DAPP Vaccine (Distemper, Adenovirus Type 2, Parainfluenza, Parvovirus)
Distemper: The term dis-temper literally means “Bad” “Temper”. It is an old term that meant a severe cold or flu. Distemper is a viral disease of dogs that is usually fatal. It affects the respiratory system causing severe flu-like symptoms at first. Most puppies will survive this episode, but approximately two weeks later, they will develop the fatal neurologic form of the disease. The virus then infects the brain and the puppy may have “chewing gum fits” and seizures.
Adenovirus Type 2: This virus is on of the causes of the respiratory disease in dogs commonly known as kennel cough. This vaccination will not prevent infection; however it lessens its effects. By doing so, the chance of secondary bacterial infection is minimized.
Parainfluenza: A viral disease causing canine cough. It is considered a minor respiratory infection among healthy adult dogs, but can be severe in puppies or debilitated dogs. It is characterized by mild fever, nasal discharge, reddened tonsils and a harsh, non-productive cough.
Parvovirus: This highly contagious disease of dogs is relatively new (1974) and often results in death, especially in puppies. Parvovirus normally infects the dog’s intestines, lymphoid tissue and bone marrow. The result is vomiting which is usually severe, bloody diarrhea; and severe dehydration. It mostly affects young pets that have not been adequately immunized.
Vaccination Frequency: Vaccinations are given starting at 6-8 weeks then boostered at 10-12 weeks, and 14-16 weeks (every 3-4 weeks to 14-16 weeks). Adult’s primary: Two doses at 3-4 week intervals. Repeat 1 year after primary series then every 3 years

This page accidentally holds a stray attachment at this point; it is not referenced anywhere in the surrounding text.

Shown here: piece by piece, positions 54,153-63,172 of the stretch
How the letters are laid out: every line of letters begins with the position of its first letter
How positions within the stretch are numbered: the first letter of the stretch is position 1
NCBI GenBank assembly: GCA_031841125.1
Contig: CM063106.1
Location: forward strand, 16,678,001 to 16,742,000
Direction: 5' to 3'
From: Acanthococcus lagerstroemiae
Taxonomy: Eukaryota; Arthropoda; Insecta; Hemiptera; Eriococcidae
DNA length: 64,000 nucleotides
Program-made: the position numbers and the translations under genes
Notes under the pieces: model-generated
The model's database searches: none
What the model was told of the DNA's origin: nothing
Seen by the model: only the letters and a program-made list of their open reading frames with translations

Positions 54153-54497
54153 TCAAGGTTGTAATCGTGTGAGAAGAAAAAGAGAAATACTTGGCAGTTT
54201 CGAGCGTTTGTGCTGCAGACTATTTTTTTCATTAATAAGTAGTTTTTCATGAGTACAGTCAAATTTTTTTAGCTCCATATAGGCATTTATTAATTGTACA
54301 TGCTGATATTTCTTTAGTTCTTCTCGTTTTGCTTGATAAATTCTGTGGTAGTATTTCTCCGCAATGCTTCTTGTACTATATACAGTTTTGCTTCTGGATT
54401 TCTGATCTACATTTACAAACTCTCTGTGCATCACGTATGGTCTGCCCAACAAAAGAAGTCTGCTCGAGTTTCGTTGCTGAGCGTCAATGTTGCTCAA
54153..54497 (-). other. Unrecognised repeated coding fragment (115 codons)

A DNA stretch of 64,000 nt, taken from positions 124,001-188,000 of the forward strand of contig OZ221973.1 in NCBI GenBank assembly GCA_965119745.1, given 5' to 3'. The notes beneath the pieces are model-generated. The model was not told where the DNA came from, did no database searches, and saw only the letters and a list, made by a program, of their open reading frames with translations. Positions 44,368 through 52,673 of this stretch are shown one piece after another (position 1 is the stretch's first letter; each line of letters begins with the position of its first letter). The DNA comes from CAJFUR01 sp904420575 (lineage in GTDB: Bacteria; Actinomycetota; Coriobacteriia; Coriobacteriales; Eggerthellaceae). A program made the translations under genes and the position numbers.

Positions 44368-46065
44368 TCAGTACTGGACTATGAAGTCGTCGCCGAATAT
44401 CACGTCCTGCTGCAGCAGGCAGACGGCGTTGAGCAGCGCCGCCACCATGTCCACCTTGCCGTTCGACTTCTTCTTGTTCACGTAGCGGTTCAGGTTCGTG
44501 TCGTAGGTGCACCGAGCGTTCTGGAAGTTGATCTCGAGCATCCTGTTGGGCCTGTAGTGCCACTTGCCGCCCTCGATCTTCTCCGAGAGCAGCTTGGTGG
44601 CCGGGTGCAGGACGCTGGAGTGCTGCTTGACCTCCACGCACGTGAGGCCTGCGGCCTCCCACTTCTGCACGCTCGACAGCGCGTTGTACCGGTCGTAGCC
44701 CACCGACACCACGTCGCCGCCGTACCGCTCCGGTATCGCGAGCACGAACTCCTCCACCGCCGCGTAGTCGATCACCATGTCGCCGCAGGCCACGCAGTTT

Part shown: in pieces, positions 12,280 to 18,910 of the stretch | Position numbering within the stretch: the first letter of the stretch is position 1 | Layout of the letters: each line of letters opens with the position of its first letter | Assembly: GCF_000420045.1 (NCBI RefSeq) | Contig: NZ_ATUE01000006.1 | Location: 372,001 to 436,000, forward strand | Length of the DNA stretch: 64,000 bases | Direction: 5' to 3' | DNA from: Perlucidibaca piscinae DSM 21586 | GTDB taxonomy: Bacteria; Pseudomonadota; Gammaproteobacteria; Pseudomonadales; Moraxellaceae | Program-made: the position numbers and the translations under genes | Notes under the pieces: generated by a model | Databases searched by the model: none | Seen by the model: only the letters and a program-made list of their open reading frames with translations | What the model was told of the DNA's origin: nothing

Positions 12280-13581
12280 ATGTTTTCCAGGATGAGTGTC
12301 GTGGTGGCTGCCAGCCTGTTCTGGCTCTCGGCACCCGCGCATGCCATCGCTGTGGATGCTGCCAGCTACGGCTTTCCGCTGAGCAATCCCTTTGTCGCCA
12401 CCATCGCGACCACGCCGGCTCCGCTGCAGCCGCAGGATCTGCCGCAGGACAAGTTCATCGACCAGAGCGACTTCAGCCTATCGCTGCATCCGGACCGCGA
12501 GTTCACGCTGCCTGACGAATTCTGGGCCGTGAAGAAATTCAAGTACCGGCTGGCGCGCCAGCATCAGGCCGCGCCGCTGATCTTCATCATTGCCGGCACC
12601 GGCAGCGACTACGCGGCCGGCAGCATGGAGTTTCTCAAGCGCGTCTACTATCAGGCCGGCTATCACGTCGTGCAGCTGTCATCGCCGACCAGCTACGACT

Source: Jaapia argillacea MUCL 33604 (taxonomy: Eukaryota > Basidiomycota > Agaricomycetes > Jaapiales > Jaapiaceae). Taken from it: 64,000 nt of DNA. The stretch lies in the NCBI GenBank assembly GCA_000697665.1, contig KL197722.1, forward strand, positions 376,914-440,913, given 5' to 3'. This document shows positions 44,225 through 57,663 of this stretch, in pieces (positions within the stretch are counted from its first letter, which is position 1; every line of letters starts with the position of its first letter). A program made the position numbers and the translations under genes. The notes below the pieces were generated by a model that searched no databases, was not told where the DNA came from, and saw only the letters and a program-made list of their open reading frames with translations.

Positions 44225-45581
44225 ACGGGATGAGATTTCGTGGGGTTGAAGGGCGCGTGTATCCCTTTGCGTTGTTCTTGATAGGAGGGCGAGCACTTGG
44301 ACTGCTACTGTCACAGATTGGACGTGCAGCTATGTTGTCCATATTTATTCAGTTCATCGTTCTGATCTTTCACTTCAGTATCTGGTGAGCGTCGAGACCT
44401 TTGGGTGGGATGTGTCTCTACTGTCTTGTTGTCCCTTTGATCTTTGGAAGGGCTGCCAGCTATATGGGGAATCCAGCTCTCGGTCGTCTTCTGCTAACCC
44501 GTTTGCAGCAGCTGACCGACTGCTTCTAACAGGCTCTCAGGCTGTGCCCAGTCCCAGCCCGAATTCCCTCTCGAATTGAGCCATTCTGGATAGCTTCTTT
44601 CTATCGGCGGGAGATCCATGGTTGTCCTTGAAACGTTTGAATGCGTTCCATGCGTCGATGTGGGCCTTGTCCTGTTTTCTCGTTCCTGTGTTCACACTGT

This bacterial disease causes permanent kidney and liver damage, and is easily spread to other animals and to humans. Clinical signs include fever, vomiting, depression, dehydration, anorexia and muscular stiffness. Leptospirosis can lead to kidney failure, liver failure and blood clotting disorders, all of which can be fatal.
Vaccination Frequency: All Puppies: 12 weeks or older and repeat in 2-4 weeks. Booster annually or 6 month for high risk dogs (hunting, all time spent outdoors).
Rabies is the most frequently requested vaccine for pets because most people have heard of this highly fatal viral infection of the nervous system which affects all warm-blooded animal species. Rabies is one of the few 100% fatal diseases that are transferable to humans from pets. It is a State Law that dogs and cats be vaccinated for rabies beginning at 12 weeks of age. We recommend a rabies vaccination for all pets at risk, e.g. outdoor pets and pets that will come in contact with other animals.
Vaccination Frequency: The first vaccination provides immunity for 1 year and is required by law at 12 weeks of age. If regular immunizations are provided the subsequent vaccines are due every three years.
Lyme disease is transmitted by the bite of an infected tick, and is the most common arthropod-borne disease among dogs and humans in the U.S. Signs of infection include sudden lameness, evidence of severe pain, swollen joints, depression and a total reluctance to move. Incidence has increased dramatically in our geographic region recently.In our area, a large number of ticks are observed; therefore hunting dogs or those who spend time in the woods and fields are most likely to contract this disease. Prevention is key; lyme vaccine may be recommended as part of your dog’s lyme disease prevention protocol
Vaccination Frequency: Vaccination are given starting at 12 weeks or older with a booster vaccination 2-4 weeks later then are given annually thereafter.
This highly contagious bacterium causes respiratory disease and is the most common contributor to canine cough and pneumonia. Animals are usually vaccinated against Bordetella prior to boarding, grooming, or dog shows. Signs of infection include a dry, hacking cough or coughing spasms followed by retching or gagging. Toy breeds and geriatric dogs are especially high risk for chronic respiratory disease. In most cases of kennel cough, the disease is multifaceted and will include a combination of bacterial and viral agents. The intranasal vaccination gives some immunity within twenty-four to thirty-six hours; therefore we give this as the first vaccination.
Vaccination Frequency: Bordetella is given at least two weeks before boarding or grooming situation if boarding or grooming is an infrequent event. If your pet is in a social environment like boarding, grooming, or is in close contact with other animals on a regular basis, we recommend Bordetella be given every 6 months.